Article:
Triggerfish are another type of fish that shouldn’t be kept with clownfish. They’re known to prey on clownfish when kept in the same tank.

So long as you keep this information in mind, it should be easy to set up a community tank that will be safe for the clownfish. You just have to put the effort in to do things right.

Compatible Tank Mates

Royal Angelfish Swimming in Large Aquarium
Royal Angelfish Swimming in Large Aquarium

Now that you know a bit more about fish that you shouldn’t put in the same tank as clownfish, it’s going to be time to learn about some compatible tank mates. You have many different options when setting up a community tank with clownfish in mind.

Of course, putting an appropriate anemone in the tank with the clownfish makes a lot of sense. This will help the clownfish to thrive and it’ll make them feel more comfortable in the tank.

Aside from anemones, clownfish are known to do well living in the same tank as various types of angelfish. You can put them in the tank with dwarf angelfish or even large angelfish so long as you ensure that the water parameter needs match up fine.

Gobies should be good tank mates for clownfish, too. These fish can be a lot of fun to add to the community tank.

Yellow Tang Swimming Against Coral Background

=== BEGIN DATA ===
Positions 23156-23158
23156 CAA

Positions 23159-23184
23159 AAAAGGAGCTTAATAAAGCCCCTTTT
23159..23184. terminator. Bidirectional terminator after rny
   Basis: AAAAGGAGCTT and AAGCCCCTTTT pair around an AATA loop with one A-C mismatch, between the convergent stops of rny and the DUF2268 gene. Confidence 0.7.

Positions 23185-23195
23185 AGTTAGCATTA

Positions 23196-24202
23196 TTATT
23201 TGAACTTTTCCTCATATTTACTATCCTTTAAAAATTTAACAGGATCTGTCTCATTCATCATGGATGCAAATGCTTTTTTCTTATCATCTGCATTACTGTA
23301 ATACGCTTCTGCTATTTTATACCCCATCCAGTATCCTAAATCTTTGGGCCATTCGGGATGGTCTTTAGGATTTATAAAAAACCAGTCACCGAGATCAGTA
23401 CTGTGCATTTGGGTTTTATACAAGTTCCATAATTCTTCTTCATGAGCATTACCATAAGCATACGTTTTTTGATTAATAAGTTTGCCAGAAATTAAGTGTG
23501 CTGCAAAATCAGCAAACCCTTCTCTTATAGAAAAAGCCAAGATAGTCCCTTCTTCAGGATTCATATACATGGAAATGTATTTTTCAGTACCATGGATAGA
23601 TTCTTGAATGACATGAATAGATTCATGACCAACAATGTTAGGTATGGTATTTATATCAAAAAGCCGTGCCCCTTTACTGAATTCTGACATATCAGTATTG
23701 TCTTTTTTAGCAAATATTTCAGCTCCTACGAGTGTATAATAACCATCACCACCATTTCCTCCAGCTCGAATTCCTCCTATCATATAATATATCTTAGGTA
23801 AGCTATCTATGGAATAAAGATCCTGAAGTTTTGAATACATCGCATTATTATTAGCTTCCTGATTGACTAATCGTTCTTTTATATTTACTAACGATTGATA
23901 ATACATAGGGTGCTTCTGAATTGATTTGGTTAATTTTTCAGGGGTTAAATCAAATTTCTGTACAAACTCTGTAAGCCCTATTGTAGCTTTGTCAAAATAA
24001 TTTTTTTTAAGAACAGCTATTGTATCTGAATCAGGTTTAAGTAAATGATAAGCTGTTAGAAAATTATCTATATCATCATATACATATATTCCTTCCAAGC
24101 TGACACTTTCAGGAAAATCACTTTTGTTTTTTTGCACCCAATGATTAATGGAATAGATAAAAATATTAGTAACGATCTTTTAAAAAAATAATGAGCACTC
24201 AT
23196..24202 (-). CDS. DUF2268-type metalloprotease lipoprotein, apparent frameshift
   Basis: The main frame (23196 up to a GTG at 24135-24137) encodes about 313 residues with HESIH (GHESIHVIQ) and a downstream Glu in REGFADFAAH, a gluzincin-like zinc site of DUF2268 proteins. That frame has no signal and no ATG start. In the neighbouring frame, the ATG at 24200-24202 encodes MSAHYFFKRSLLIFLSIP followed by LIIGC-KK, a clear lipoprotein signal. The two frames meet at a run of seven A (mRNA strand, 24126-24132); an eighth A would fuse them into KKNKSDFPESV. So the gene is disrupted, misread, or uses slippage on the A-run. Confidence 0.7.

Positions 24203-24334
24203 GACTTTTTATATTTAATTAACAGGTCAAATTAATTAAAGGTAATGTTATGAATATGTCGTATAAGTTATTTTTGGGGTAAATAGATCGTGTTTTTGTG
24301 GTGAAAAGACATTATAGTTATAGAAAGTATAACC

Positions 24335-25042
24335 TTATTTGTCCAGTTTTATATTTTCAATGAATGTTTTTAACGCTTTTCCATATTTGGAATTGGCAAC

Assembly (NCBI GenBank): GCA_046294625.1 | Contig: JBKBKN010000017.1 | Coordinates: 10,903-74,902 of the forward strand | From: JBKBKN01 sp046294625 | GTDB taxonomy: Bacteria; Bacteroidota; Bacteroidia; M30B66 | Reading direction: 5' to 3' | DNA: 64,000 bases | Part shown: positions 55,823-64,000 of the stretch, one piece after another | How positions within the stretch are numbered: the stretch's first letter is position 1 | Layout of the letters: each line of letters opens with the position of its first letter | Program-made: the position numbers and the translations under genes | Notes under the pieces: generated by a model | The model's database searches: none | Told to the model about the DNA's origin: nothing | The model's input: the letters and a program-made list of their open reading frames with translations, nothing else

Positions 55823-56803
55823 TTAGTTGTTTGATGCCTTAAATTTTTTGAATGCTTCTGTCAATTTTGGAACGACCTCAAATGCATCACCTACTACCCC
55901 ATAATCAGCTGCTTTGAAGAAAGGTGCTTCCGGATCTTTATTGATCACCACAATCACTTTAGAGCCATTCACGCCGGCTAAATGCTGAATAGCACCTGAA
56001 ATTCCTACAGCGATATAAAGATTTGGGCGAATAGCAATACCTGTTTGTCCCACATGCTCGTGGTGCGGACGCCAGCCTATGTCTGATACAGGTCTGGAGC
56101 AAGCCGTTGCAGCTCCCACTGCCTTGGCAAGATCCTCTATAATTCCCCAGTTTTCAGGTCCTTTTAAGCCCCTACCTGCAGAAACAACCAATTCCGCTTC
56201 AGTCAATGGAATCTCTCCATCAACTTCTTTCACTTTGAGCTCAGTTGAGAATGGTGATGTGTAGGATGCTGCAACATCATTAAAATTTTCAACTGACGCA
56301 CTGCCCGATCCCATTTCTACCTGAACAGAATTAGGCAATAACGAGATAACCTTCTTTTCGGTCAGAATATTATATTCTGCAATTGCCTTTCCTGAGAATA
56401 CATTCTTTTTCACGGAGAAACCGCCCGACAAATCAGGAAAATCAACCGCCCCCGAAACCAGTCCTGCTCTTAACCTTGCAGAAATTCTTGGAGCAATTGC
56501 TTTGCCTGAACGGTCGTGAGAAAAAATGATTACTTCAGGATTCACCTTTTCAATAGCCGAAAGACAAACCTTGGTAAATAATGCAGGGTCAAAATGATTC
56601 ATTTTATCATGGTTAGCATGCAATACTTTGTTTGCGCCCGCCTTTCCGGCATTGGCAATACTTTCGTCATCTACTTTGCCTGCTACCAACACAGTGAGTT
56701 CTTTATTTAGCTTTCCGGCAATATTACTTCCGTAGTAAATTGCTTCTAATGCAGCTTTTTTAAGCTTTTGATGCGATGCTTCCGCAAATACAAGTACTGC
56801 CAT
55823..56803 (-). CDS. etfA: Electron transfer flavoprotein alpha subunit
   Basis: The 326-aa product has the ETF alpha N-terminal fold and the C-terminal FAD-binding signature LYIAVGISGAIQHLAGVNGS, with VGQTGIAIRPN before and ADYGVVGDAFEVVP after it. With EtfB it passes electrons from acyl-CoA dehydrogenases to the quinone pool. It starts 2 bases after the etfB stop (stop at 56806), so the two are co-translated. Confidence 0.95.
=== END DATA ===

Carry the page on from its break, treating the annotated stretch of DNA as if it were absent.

Yellow Tang Swimming Against Coral Background

You could put tangs in the tank as well. These are very common sights when people are setting up community fish tanks.

Other options that you could choose include corals, puffers, blennies, dartfish, damselfish, and wrasses. As you can see, you have plenty of good fish that can live alongside your clownfish.

Just remember that whatever fish you choose also needs to be compatible with each other. This means that you need to check each fish to see how they will get along with whatever other fish you’re adding to the tank.

Yes, it can be a lot of work to get everything right, but it’s going to be worth it in the end. Do your best and you’ll be able to enjoy your new community tank in no time.

Advice for Adding Clownfish to a Tank

Adding clownfish to a tank isn’t as simple as just buying the clownfish whenever and putting them in a tank at your convenience. There are multiple things that you need to consider.

First, you’re going to need to acclimate the clownfish before putting it in the tank. Failure to do so can lead to problems.

New Guppies Acclimating to Tank Using Float Method
New Guppies Acclimating to Tank Using Float Method

There are a few different methods for doing this that you will want to consider. One of the most common and simple methods is known as the “float method.”

This involves floating the sealed bag in the aquarium for around thirty minutes to let it acclimate to the temperature. Once the temperature is adjusted, you’ll cut the bag open at the top and then roll down the top edge of the bag like a shirt sleeve to create an air pocket.

Next, you add a cup of aquarium water to the open bag. You keep doing this every five minutes until you fill the bag with aquarium water.

Now you drain half of the water in the bag into the sink. Add more aquarium water to the bag until it’s full again.